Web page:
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Politics

What we're looking at in Cuomo's "transformational plan"

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Governor Cuomo has outlined a plan to "transform" New York into a job creating, business friendly, low taxing machine.

Today during his first State of the State address, New York Governor Andrew Cuomo outlined what he's calling a "transformational plan for New York."  Here are the parts of the plan that the Innovation Trail is looking to learn more about, as people who report about the innovation economy in New York State.

 Think of it as a scorecard - we'll come back to these issues periodically during the Cuomo administration, and check how the good folks in Albany are doing.

Creating regional economic councils: Cuomo says he'll set up job creating councils, filled with private business people, local officials and representatives from academia.  Lt. Governor Duffy will oversee the councils, and the councils will build job creation plans.  Then they'll be pitted against each other to compete for state money to bring those plans to life.  Emma Jacobs is looking into the proposal.

Making Power for Jobs permanent: Right now the program has to be reauthorized on a regular basis, which business boosters argue is tough on the manufacturing firms that receive low-cost hydropower through it.  Cuomo wants to institute long-term contracts through a permanent program, to help businesses plan better for the future. Daniel Robison is on the case.

Fixing the Excelsior Jobs Program: Excelsior replaced Empire Zones (which was called a "gross failure" by the Citizens Budget Commission of New York).  The state agency that administers the program says it'll hold business accountable for job creation when they get incentives in the form of public money.  But Cuomo wants to reform the program already, including doling out payments as job creation milestones are met, giving tax credits for R&D work, and streamlining the application process.  Daniel is checking into this too.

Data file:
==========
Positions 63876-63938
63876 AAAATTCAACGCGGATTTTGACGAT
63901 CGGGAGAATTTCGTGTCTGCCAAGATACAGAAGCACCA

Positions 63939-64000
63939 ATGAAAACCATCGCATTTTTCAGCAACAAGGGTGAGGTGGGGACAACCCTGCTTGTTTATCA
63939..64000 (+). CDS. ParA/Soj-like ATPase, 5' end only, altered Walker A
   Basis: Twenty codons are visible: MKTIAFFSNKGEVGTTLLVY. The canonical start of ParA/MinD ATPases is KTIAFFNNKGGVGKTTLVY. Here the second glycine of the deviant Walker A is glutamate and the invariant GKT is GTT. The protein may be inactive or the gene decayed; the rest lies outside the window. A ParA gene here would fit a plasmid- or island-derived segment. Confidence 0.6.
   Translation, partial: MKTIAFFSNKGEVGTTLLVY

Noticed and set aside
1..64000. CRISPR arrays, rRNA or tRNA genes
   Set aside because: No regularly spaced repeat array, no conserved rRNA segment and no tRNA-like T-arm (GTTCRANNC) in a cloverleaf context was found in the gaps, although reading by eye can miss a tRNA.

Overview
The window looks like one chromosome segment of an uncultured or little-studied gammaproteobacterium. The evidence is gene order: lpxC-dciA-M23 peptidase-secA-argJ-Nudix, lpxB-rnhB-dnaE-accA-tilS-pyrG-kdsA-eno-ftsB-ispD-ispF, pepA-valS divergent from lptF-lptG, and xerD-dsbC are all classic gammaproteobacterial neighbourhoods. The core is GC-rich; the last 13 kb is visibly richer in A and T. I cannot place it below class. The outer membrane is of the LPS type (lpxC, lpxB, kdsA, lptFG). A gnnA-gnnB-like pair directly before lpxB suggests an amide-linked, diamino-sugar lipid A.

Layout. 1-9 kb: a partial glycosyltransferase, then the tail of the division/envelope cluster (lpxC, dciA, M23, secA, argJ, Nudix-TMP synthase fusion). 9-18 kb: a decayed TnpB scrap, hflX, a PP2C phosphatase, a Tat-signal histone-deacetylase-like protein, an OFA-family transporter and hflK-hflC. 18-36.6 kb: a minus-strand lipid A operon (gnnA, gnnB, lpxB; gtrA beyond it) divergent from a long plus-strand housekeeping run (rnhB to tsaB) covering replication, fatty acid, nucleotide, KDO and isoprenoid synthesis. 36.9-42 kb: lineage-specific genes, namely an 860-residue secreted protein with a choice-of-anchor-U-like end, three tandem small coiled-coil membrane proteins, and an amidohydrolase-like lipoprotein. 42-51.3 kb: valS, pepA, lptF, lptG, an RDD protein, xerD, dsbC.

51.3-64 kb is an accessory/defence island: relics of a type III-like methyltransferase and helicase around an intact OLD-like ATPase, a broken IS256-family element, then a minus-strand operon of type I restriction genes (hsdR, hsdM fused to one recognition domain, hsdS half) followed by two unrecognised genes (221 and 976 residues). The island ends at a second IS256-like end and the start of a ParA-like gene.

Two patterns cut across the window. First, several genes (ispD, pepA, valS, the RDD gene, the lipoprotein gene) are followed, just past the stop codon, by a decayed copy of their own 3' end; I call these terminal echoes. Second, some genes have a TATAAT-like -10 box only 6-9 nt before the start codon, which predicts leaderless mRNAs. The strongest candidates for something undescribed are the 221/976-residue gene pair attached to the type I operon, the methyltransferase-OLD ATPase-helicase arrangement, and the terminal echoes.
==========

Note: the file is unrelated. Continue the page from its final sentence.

Expanding the availability of New York agricultural products in urban centers:  This one should be near and dear to our semi-homemade first lady, who's made hunger her key issue.  Cuomo is proposing to create green markets in urban areas to combat the problem of food deserts, and to promote New York agriculture.  Emma's tackling this story too.

"Cleaner, greener" communities: Cuomo wants to issue competitive grants to communities to install green projects like rain gardens and green roofs.  

Expanding minority and women-owned businesses: Cuomo is ordering state agencies to double the business they do with so-called MWBE, to 20 percent.  Ryan Morden will report.

Mandates and property taxes: Though taking a slice of your income to raise revenue hardly seems innovative, we do like to look at taxation issues here at the Innovation Trail.  That's because those issues  affect the ability of individuals to become entrepreneurs, and the ability of communities to launch new initiatives that could help redefine their economic fortunes.  So we're going to be looking at Cuomo's proposed $100,000 grant program to help communities consolidate redundant government services, the property tax cap proposal, and the subsequent demands from county and town officials for mandate relief.  Emma's covering this angle.

Have your own questions, or something you want us to track down?  Leave us a comment, ask us on Twitter or Facebook, or ask a trail guide.  

Want to read Cuomo's entire State of the State address?  It's embedded below, provided courtesy of the governor's press office.

Cuomo Sots

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